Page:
// you must find the right kind of data to downcast from, whether it is of a barcode, qr code, or face detection

To handle the user tapping the screen (outside of a button), implement:

func tapped(from controller: LuminaViewController, at: CGPoint) {
    // here you can take the position of the tap and handle it however you'd like
    // default behavior for a tap is to focus on tapped point

To handle a CoreML model and its predictions being streamed with each video frame, implement:

func streamed(videoFrame: UIImage, with predictions: [LuminaRecognitionResult]?, from controller: LuminaViewController) {
    if #available(iOS 11.0, *) {
        guard let predicted = predictions else {
        var resultString = String()
        for prediction in predicted {
            guard let values = prediction.predictions else {
            guard let bestPrediction = values.first else {
            resultString.append("\(String(describing: prediction.type)): \(bestPrediction.name)" + "\r\n")
        controller.textPrompt = resultString
    } else {
        print("CoreML not available in iOS 10.0")

Note that this returns a class type representation associated with the detected results. The example above also makes use of the built-in text prompt mechanism for Lumina.

Changing the user interface

To adapt the user interface to your needs, you can set the visibility of the buttons by calling these methods on LuminaViewController:

camera.setCancelButton(visible: Bool)
camera.setShutterButton(visible: Bool)
camera.setSwitchButton(visible: Bool)
camera.setTorchButton(visible: Bool)

Per default, all of the buttons are visible.

Adding your own controls outside the camera view

For some UI designs, apps may want to embed LuminaViewController within a custom View Controler, adding controls adjacent to the camera view rather than putting all the controls inside the camera view.

Here is a code snippet that demonstrates adding a torch buttons and controlling the camera zoom level via the externally accessible API:

class MyCustomViewController: UIViewController {
    @IBOutlet weak var flashButton: UIButton!
    @IBOutlet weak var zoomButton: UIButton!
    var luminaVC: LuminaViewController? //set in prepare(for segue:) via the embed segue in the storyboard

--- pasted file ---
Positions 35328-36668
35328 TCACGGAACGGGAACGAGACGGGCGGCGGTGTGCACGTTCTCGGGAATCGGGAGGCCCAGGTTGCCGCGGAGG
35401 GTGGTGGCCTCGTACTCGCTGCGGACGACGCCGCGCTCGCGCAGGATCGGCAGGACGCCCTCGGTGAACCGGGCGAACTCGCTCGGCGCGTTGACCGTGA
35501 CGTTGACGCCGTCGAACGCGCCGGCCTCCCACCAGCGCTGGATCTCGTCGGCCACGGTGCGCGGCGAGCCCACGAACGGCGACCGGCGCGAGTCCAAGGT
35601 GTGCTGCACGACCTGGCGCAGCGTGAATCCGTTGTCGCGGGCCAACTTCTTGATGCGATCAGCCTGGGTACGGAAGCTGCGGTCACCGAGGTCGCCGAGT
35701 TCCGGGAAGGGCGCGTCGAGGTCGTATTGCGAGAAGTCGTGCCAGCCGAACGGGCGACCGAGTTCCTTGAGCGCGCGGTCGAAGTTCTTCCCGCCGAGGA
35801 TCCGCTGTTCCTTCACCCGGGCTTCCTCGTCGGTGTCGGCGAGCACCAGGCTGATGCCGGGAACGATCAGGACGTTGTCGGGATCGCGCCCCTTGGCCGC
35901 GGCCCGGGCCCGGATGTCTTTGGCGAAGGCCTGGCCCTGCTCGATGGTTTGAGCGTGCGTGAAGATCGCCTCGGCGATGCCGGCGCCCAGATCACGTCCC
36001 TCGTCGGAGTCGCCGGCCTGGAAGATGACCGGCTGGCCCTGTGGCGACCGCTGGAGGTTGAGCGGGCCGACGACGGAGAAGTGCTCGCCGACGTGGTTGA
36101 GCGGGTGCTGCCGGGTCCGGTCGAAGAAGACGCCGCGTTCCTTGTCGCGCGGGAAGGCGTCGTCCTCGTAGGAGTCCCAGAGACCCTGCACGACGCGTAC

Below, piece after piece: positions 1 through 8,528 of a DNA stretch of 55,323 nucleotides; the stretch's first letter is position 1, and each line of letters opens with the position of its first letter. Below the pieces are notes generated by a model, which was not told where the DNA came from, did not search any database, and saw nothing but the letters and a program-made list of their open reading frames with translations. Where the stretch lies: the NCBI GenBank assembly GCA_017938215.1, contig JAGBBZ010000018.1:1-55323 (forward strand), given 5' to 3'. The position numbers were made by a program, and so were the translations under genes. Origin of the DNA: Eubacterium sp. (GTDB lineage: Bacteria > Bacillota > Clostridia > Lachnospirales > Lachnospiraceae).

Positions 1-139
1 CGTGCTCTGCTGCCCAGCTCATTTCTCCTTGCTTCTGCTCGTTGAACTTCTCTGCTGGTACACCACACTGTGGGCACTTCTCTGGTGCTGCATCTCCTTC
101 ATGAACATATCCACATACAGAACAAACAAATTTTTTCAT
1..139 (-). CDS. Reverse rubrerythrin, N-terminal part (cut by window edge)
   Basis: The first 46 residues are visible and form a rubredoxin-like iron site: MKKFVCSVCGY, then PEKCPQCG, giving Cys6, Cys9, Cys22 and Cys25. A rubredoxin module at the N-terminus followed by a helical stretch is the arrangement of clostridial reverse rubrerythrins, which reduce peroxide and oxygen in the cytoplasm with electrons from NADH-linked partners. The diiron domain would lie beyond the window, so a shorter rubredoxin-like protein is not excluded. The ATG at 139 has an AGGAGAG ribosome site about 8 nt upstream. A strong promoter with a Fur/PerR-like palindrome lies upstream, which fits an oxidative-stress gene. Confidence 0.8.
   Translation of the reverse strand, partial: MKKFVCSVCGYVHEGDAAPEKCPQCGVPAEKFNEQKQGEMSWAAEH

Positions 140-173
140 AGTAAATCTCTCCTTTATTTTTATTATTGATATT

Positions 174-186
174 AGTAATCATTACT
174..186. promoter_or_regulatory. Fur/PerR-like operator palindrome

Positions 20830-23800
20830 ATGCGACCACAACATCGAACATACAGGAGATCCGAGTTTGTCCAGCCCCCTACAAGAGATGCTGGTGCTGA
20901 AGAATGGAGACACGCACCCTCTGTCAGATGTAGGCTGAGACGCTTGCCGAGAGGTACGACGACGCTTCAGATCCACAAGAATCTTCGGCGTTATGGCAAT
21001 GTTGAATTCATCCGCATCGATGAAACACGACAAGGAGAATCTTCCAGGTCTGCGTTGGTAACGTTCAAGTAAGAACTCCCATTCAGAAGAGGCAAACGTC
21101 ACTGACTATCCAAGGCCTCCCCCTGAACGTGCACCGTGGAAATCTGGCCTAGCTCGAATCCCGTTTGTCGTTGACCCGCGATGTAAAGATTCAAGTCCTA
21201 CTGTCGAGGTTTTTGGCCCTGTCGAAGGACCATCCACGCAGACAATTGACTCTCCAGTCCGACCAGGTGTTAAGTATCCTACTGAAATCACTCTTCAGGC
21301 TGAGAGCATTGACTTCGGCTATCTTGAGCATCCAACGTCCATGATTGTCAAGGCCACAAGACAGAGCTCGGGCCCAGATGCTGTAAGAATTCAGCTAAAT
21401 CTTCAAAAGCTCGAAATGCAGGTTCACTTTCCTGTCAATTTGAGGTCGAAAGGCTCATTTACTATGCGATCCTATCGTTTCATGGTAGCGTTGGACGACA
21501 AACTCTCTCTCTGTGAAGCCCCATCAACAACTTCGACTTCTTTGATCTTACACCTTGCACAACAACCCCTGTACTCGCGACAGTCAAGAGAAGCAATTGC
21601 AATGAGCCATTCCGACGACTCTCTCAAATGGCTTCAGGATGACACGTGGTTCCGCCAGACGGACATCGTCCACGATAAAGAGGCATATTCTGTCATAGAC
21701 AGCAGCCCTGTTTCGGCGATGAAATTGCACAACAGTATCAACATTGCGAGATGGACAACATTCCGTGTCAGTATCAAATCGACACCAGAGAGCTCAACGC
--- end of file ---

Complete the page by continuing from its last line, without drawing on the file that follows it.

var flashState = false
    var zoomLevel:Float = 2.0
    let flashOnImage = UIImage(named: "Flash_On") #assumes an image with this name is in your Assets Library
    let flashOffImage = UIImage(named: "Flash_Off") #assumes an image with this name is in your Assets Library

    override public func viewDidLoad() {

        luminaVC?.delegate = self
        luminaVC?.trackMetadata = true
        luminaVC?.position = .back
        luminaVC?.setTorchButton(visible: false)
        luminaVC?.setCancelButton(visible: false)
        luminaVC?.setSwitchButton(visible: false)
        luminaVC?.setShutterButton(visible: false)
        luminaVC?.camera?.torchState = flashState ? .on(intensity: 1.0) : .off
        luminaVC?.currentZoomScale = zoomLevel

    override public func prepare(for segue: UIStoryboardSegue, sender: Any?) {
    if segue.identifier == "Lumina" { #name this segue in storyboard
            self.luminaVC = segue.destination as? LuminaViewController

    @IBAction func flashTapped(_ sender: Any) {
        flashState = !flashState
        luminaVC?.camera?.torchState = flashState ? .on(intensity: 1.0) : .off
        let image = flashState ? flashOnImage : flashOffImage
        flashButton.setImage(image, for: .normal)

    @IBAction func zoomTapped(_ sender: Any) {
        if zoomLevel == 1.0 {
            zoomLevel = 2.0
            zoomButton.setTitle("2x", for: .normal)
        } else {
            zoomLevel = 1.0
            zoomButton.setTitle("1x", for: .normal)
        luminaVC?.currentZoomScale = zoomLevel


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[MIT](LICENSE) Β© 2019 David Okun

*Note that all licence references and agreements mentioned in the Lumina README section above are relevant to that project's source code only.